User experience design is a subset of the field of experience design which pertains to the creation of the architecture and interaction models which impact a user's perception of a device or system. The scope of the field is directed at affecting 'all aspects of the user’s interaction with the product: how it is perceived, learned, and used.'
A well-designed information architecture with intuitive organization, labeling, navigation, and indexing systems can significantly reduce the amount of time that users spend blundering through the hierarchies of Web sites and intranets. How much is this time-savings worth? The case is clearest for intranets where the users are your employees.
Over the past year we have worked with a number of organizations that have chosen to relocate their sites from an existing domain to a new domain. One of the questions that always comes up early in the process is “how much traffic are we going to lose?” It is an excellent question and not an easy one to answer, but in today’s column I am going to explore that exact question.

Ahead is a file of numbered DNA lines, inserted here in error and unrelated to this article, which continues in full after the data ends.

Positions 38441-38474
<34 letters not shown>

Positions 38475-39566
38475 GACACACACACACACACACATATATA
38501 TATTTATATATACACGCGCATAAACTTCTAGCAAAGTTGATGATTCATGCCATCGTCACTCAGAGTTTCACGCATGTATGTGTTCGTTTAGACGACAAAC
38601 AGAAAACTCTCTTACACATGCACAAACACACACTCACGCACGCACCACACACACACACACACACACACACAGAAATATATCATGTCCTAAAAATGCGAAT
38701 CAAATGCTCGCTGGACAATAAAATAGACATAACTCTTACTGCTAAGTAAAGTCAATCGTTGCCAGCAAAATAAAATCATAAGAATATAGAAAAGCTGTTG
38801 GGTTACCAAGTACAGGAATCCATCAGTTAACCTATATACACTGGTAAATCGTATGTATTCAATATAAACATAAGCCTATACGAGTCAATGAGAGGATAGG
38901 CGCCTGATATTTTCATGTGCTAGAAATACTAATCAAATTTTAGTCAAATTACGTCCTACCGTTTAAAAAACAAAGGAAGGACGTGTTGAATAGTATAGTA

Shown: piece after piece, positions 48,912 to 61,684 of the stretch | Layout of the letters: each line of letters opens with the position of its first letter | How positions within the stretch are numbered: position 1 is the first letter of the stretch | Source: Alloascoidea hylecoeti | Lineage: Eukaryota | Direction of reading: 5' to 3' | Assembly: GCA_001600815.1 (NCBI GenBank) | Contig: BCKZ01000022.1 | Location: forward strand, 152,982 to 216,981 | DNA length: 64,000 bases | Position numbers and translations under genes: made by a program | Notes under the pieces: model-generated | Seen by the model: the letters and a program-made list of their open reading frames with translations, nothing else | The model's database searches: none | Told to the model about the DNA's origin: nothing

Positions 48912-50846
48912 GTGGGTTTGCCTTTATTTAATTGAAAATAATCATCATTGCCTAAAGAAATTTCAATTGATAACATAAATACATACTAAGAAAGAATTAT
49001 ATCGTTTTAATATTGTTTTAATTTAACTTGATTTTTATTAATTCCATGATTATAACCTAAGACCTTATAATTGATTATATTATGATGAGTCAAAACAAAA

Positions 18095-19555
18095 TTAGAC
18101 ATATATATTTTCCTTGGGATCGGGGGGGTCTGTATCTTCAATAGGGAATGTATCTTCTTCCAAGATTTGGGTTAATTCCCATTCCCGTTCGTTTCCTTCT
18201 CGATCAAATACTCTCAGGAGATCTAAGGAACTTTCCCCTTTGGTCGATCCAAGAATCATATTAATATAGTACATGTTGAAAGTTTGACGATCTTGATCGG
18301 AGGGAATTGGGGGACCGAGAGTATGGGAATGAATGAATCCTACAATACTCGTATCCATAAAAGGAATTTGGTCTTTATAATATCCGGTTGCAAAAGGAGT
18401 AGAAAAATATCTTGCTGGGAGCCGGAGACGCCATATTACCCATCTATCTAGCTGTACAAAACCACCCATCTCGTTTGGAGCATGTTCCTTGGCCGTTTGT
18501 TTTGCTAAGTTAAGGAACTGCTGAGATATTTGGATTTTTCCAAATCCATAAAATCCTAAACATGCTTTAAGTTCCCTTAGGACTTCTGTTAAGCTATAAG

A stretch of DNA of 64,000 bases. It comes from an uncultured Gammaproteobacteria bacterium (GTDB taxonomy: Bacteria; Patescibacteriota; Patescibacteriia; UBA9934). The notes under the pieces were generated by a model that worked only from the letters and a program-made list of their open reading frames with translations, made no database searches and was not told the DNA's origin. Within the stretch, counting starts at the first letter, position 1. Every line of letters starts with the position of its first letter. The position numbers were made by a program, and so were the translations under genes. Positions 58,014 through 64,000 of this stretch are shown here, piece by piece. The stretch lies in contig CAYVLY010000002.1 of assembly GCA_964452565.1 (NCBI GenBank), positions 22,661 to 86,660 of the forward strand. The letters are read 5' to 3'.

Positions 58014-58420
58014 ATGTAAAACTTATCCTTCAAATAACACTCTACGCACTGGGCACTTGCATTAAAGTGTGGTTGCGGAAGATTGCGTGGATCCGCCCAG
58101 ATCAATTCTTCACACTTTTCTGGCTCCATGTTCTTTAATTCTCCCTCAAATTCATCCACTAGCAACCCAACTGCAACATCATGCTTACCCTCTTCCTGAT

The language you use on your web site is critically important and shapes the user experience in ways that you might not expect. You can seriously harm or augment the experience by changing words in small ways.
You know all that copy that goes around your forms and in your confirmation e-mails? Who’s writing it? Derek Powazek explains why it’s important for user-interface designers to sharpen up their writing skills.
What is likely to win the most converts is the joy Wroblewski takes in designing. This impression becomes clear as you page through the book. He isn’t just an ardent evangelizer, following the rituals of going to conferences selling snake oil. He’s been there in the trenches, just like you; he’s done this a hundred, maybe a thousand times. He’s tested these ideas and provides a framework for you to use from day one. Half the battle in good form design is defending your decisions to stakeholders.